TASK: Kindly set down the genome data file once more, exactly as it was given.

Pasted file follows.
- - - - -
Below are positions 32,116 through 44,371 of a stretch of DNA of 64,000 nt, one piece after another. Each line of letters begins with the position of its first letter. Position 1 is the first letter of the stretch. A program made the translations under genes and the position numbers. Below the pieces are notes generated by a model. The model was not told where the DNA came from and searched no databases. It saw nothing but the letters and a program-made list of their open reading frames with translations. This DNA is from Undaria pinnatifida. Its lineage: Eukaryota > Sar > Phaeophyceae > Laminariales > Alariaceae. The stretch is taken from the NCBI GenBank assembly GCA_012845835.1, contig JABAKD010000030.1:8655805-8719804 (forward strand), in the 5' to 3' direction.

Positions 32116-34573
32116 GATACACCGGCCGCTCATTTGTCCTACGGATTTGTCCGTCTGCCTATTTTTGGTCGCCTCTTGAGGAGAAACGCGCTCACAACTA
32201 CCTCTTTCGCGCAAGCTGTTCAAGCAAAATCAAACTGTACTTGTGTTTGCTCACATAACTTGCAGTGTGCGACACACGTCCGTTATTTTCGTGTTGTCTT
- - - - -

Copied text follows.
Below are positions 32,116 through 44,371 of a stretch of DNA of 64,000 nt, one piece after another. Each line of letters begins with the position of its first letter. Position 1 is the first letter of the stretch. A program made the translations under genes and the position numbers. Below the pieces are notes generated by a model. The model was not told where the DNA came from and searched no databases. It saw nothing but the letters and a program-made list of their open reading frames with translations. This DNA is from Undaria pinnatifida. Its lineage: Eukaryota > Sar > Phaeophyceae > Laminariales > Alariaceae. The stretch is taken from the NCBI GenBank assembly GCA_012845835.1, contig JABAKD010000030.1:8655805-8719804 (forward strand), in the 5' to 3' direction.

Positions 32116-34573
32116 GATACACCGGCCGCTCATTTGTCCTACGGATTTGTCCGTCTGCCTATTTTTGGTCGCCTCTTGAGGAGAAACGCGCTCACAACTA
32201 CCTCTTTCGCGCAAGCTGTTCAAGCAAAATCAAACTGTACTTGTGTTTGCTCACATAACTTGCAGTGTGCGACACACGTCCGTTATTTTCGTGTTGTCTT